Although personal service is a great thing to offer, often customers want to discover solutions to web hosting problems themselves, rather than having to send an email or make a phone call. Small businesses would probably benefit more from simple helpdesk software, such as Desk, rather than a full-service CRM platform like Sugar CRM, although they could graduate to this solution as their business grows.
Customized Solutions and Niches
Often, the best way to stand out as a small business is to find a niche that larger companies aren’t focusing on. A small web host might offer their services for a particular type of website, to a particular industry, or offer a certain type of hosting.
A common strategy, albeit one larger hosting companies are now starting to offer, is to promote custom hosting packages and bespoke solutions. One criticism of larger companies is that they can often push clients into buying into the latest trends, and sell them what they want them to have rather than what they need, whether that be hybrid dedicated hosting or cloud hosting packages, for example.
Putting the needs of the client first personifies top quality service, and shows anyone landing on a hosting company’s website that helping them to realize their objectives is their first priority.
Local Area Targeting
Having a local focus is one thing that can really help a small web host to open doors and take on larger competitors.
As an extension of the idea of personal service, local businesses have a great opportunity to thrive as clients increasingly to know the face behind the brand name. Yes, we have all seen the friendly faces on the GoDaddy adverts. However, does anyone ever really know the person whom they are talking to on a face-to-face level when they call up support?
A local SEO strategy, developed in house or with the help of an SEO agency, can help a hosting startup to achieve success in their area.
Maximizing Existing Contacts
If we’re talking startups, then having a wealth of contacts available is critical to anyone. Whether a web-hosting entrepreneur takes contacts with them from their previous role, or capitalizes on connections they have made through sites such as LinkedIn, reaching out to the people they already know is the easiest way to get started and build a client portfolio.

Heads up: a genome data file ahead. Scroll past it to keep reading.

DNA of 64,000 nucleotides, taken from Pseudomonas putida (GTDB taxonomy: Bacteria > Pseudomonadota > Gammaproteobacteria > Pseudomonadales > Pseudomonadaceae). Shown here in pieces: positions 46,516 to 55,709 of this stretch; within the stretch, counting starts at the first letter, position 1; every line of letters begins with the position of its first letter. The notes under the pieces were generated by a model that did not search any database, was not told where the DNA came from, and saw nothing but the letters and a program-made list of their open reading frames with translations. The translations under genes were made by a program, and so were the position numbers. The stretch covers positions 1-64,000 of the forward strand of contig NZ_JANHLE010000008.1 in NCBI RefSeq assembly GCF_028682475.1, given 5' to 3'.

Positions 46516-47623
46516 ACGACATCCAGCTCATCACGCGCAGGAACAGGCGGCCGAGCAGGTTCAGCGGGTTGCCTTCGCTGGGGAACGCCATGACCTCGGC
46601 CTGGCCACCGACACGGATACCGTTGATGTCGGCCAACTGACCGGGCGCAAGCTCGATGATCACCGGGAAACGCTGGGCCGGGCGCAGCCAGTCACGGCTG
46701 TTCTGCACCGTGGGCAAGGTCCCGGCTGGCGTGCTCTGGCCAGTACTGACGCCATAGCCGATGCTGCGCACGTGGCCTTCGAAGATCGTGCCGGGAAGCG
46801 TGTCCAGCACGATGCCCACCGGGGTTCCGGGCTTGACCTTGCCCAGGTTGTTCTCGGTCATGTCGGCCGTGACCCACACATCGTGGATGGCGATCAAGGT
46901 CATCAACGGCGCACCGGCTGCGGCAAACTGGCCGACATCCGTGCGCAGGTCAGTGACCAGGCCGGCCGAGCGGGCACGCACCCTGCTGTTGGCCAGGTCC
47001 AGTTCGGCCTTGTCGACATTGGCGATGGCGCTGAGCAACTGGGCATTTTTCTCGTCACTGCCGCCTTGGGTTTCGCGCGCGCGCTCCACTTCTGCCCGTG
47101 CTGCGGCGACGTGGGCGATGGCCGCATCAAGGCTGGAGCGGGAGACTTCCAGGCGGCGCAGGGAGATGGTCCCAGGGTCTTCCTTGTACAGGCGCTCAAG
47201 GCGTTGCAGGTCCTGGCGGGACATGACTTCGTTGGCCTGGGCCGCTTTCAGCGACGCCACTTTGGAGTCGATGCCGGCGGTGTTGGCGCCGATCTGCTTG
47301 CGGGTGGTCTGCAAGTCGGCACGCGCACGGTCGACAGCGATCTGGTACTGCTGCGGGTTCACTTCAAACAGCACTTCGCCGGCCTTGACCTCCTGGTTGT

Local or general SEO strategies can take months to see results, so a startup cannot realistically expect to find their name alongside the industry leaders until at least such a time has passed. Capitalizing on existing contacts can help a small business to begin establishing a client portfolio from day one, and assist with building brand recognition.
Several analysts, including BlackBerry makers Research in Motion, have carried out research suggesting that social media is the key tool for small businesses looking to compete. In general, social media levels the playing field, although the larger brands can obviously afford to advertise to raise awareness and are likely to receive more pins, likes, and retweets.
However, small hosting companies can still use Twitter and Facebook, in particular, to reach out to potential clients and raise awareness of what they do. Sometimes, all it takes is a hashtag! As soon as a site is active on social media, people looking for hosting companies through these channels will quickly start to notice a new arrival, and want to check them out.
Service as the Common Strand
It doesn’t matter what specific strategies a small hosting company employs to compete with larger businesses, the common strand is the quality of service. Clients will happily pay a little more each month, or sacrifice a particular add-on, for example, if they know their service is reliable and efficient. However, it is unrealistic to expect a new hosting business could startup tomorrow and be competing with GoDaddy and Jaguar PC by this time next week.
Focusing on the above areas, with service levels as the central motivation and objective, can help small businesses stand shoulder to shoulder, and compete with, in time, successful global brands.
Robert is a business technology consultant who looks after a large client portfolio, assisting small and medium sized businesses in making intelligent decisions around their use of technology in order to compete with larger, global brands.